Hollow-core concrete slabs, structural steel frames and raft foundations were used for the fast-track construction of a new office development in Boksburg.
Local property developer, Krisp Properties, is busy building a new office development at Clearwater Estate in Boksburg. Structural steel frames, raft foundations and hollow-core concrete slabs are being used for the fast-track construction of this development. The developers already had a lease agreement with tenants before the first sod had been turned, which meant the project team only had seven months to erect the building.
The office development will be built in two phases, the first phase compromising of a gross lettable area (GLA) of ±3 100m² and the second phase 3 700m² GLA.
The first phase of the development was completed in November 2013 and comprises two double-storey buildings, each measuring 1 550m² (GLA), which are linked by a central entrance atrium.
The architects chose to embrace new energy-efficient legislation and incorporated a variety of sustainable design methods during the planning stages of the project.
“The design uses overhangs above all the windows and doors to minimise the impact of the sun and to reduce the escape of heat from the buildings,” said Francois Marais of Francois Marais Architects.
Jordan Mann, executive director of Krisp Properties, said the Echo Prestress hollow-core slabs that were used were specified by PDS Civil and Structural Engineers. These slabs were chosen for a number of reasons.
“We deployed hollow-core slabs for the first floors as well as the roofs, and this assisted us in reducing the construction time by several weeks. Hollow-core slabs were used for the roofing, which would allow the necessary support for the installation of photovoltaic power generation units in the future. Moreover, the roofs have created ideal catchment areas for harvesting rainwater, which will be stored in subterranean tanks,” said Mann.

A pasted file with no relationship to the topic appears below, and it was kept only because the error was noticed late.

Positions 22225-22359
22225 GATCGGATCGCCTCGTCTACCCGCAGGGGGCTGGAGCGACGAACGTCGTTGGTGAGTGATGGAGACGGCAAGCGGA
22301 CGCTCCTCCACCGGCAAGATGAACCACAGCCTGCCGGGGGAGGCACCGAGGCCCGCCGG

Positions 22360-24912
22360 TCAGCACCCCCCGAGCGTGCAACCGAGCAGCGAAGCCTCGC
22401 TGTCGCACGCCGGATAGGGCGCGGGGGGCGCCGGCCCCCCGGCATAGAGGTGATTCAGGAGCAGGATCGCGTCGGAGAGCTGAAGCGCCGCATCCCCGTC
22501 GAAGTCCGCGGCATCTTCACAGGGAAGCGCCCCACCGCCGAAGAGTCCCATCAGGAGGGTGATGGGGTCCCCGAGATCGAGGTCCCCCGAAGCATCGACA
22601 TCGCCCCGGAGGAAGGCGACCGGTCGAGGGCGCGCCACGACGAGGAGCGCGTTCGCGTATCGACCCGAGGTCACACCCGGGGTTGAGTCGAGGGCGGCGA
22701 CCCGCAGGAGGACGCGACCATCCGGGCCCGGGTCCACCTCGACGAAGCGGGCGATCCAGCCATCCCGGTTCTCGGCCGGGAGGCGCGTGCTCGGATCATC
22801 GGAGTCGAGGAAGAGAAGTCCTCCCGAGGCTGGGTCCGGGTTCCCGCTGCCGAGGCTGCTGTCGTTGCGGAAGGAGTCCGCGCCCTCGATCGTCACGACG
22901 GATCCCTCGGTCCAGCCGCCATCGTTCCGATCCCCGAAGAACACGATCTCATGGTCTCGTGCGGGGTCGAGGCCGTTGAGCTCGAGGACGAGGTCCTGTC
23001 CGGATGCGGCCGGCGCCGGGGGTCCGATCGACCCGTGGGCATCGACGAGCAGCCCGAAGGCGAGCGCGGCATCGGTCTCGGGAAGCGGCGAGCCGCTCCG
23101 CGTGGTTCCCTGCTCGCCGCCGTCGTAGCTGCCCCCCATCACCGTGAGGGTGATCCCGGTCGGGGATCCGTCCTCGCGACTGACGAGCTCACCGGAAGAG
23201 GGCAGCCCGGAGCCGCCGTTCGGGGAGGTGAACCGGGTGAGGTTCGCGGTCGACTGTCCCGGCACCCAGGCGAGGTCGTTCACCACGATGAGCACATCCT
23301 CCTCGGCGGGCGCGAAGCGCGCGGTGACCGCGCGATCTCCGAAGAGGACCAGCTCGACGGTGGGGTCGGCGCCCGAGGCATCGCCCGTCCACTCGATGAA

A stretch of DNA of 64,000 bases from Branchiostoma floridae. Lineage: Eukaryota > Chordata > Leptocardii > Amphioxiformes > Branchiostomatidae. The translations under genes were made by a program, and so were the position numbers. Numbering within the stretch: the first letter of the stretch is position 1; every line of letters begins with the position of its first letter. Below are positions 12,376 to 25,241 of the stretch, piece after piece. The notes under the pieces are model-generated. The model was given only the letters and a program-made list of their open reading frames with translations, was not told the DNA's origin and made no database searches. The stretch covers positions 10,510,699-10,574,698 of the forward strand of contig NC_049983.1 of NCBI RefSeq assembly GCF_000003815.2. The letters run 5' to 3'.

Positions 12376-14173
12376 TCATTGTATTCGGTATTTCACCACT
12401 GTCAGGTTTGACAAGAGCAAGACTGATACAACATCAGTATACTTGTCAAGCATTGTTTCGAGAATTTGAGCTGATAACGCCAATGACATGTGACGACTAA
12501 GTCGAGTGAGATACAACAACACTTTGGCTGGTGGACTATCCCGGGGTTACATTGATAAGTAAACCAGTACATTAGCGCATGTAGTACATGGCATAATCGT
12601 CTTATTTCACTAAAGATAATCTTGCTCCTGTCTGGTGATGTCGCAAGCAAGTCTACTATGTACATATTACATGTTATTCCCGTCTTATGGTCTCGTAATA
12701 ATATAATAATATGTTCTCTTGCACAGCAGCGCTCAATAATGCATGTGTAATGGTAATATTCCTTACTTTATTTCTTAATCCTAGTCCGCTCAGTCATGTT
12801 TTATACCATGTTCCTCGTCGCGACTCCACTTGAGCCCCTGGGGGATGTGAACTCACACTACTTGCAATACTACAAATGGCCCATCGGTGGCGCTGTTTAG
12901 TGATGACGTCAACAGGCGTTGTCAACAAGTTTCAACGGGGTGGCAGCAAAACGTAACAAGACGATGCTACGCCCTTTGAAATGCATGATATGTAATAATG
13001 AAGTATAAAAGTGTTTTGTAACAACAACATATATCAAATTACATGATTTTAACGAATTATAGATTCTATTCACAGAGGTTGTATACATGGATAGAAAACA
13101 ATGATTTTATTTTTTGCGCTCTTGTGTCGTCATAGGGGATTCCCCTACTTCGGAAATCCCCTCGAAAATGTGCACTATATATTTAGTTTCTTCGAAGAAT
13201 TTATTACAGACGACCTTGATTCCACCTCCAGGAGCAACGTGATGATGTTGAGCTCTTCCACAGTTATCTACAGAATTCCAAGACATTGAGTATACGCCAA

A total of ±3 100m² were used for phase one and the second phase will make use of ±3 750m² of Echo slabs. Slabs of between 5-7m were installed on the roof, both the first floor and roof panels were topped with steel reinforced screeds, and a bitumen coating was used to waterproof the roofs. H-shaped universal steel columns of 9m were also supplied by Echo in order to provide slab support for the internal cantilevering.
Spiros Sdralis of PDS Civil and Structural Engineers said they appreciated Echo’s involvement in the project.
“We provided Echo with a set of drawings and they then prepared a layout which took all the servicing requirements into account. Echo’s engineer, Daniel Petrov, was involved from the outset and he was always on site when we needed him, particularly in solving specific on-site challenges,” said Sdralis.
Some of the slabs had to be modified so that the upper section of steel skeleton could be anchored to the first floor on a solid platform. This meant that the hollow-core end sections of some slabs had to be packed with concrete to provide the solid base. The structural engineers were able to drill out holes for the bolt anchor sleeves in the same way they had done on the ground floor, thanks to Echo being able to fill in the voids with concrete.
“The builders were able to begin the assembly of the upper level steel frame as soon as the slabs had been installed and this was the prime advantage of using hollow-core slabs. If in-situ flooring had been used, it would have delayed the completion dates on both buildings by several weeks,” concluded Sdralis.